View Full Version : Justice Dept. Challenges Arizona Over Other Immigration Law Targeting Employers

06-04-2010, 10:55 AM
Justice Dept. Challenges Arizona Over Other Immigration Law Targeting Employers
By Jim Angle

Published June 03, 2010
| FOXNews.com

The Obama administration is asking the Supreme Court to overturn an appeals court decision that upheld Arizona's right to punish employers for hiring illegal immigrants.

The Arizona law gives the state the right to suspend or terminate business licenses.

"If you hire a person in this country illegally knowingly, you'll lose your license. First offense, 10 days. Second offense, revocation, never to do business in the state of Arizona again," said Arizona state Sen. Russell Pearce, a Republican who helped draft the new controversial Arizona law that cracks down on illegal immigrants.

The Obama administration apparently worries letting that law stand would leave in place a precedent that states have a legitimate role in enforcing immigration laws a notion the administration fiercely opposes.

"The argument that the Justice Department is making here, is you know, the fundamental question, which is where does state authority begin and end when it comes to federal immigration law?" said Benjamin Johnson, executive director of the American Immigration Council.

The Arizona statue relies on a law passed by the U.S. Congress in 1986, which made clear federal law preempts the states on immigration but left one exception: "The provisions of this section preempt any state or local law imposing civil or criminal sanctions (other than through licensing and similar laws) upon those who employ unauthorized aliens."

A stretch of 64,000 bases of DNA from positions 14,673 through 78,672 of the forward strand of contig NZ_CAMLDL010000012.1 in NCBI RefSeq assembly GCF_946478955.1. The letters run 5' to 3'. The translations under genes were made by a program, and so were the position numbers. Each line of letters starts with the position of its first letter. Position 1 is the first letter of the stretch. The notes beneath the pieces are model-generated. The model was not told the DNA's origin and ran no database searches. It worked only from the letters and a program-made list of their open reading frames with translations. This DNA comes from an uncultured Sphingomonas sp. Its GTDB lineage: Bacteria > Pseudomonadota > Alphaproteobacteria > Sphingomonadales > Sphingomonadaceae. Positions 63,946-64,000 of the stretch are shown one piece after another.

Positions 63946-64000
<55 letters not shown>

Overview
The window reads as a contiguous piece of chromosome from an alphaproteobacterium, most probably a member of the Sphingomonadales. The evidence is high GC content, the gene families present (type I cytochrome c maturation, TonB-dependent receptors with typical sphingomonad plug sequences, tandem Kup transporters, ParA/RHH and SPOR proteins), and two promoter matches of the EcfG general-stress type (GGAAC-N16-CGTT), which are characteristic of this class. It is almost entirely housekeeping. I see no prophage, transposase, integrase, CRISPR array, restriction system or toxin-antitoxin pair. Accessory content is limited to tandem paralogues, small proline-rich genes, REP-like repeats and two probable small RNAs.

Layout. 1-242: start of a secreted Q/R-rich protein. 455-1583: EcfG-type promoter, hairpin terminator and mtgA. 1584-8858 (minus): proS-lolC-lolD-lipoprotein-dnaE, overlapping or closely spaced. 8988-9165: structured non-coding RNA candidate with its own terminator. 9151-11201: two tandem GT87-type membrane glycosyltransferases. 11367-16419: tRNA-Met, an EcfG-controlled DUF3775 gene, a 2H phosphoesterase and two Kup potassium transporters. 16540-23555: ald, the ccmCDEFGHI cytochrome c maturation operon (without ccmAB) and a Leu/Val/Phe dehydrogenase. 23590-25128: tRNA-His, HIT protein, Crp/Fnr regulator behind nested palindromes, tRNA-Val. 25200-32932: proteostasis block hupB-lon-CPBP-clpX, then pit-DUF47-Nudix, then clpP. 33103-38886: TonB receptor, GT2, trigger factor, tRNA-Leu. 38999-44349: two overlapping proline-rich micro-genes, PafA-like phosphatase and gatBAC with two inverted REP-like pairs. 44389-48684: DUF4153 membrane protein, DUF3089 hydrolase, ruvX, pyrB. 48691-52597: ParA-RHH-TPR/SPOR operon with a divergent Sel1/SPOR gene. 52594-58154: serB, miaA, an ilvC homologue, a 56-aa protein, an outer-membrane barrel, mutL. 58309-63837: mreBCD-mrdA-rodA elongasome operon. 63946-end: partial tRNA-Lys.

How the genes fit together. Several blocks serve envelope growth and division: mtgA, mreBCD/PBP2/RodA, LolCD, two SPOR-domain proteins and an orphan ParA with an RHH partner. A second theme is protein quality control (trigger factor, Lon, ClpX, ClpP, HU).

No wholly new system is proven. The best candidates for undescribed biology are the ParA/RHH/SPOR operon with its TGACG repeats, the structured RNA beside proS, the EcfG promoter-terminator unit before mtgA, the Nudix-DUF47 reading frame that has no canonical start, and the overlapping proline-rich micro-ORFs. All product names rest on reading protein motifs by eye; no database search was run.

"Congress said very clearly that licensing and similar laws can be used to impose consequences on employers who hire unauthorized aliens at the state level," said Kris Kobach, a law professor at the University of Missouri, Kansas City. "And that's exactly what Arizona did."

Oddly enough, the law in question was signed in 2007 by then-Gov. Janet Napolitano, now Obama's Homeland Security secretary.

This will be interesting. We're never going to get real progress on this front until we can crack down on the employers who turn a blind eye to unfair hiring practices.

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06-04-2010, 02:29 PM
Ouch! Those sound like harsh punishments. But it sure sounds like it is needed. If the companies in question dont like it, they are free to move out of Arizona. That is something I am sure the state knows, but willingly accepts. If I were a resident, I would support this law too.

06-04-2010, 05:23 PM
The current bench will not overturn this decision. They may not even hear the case. Of course the vote will be split 5-4 right down party lines, the simple fact is this law is here to stay and it's well within the rights of the states to establish their rules of incorporation.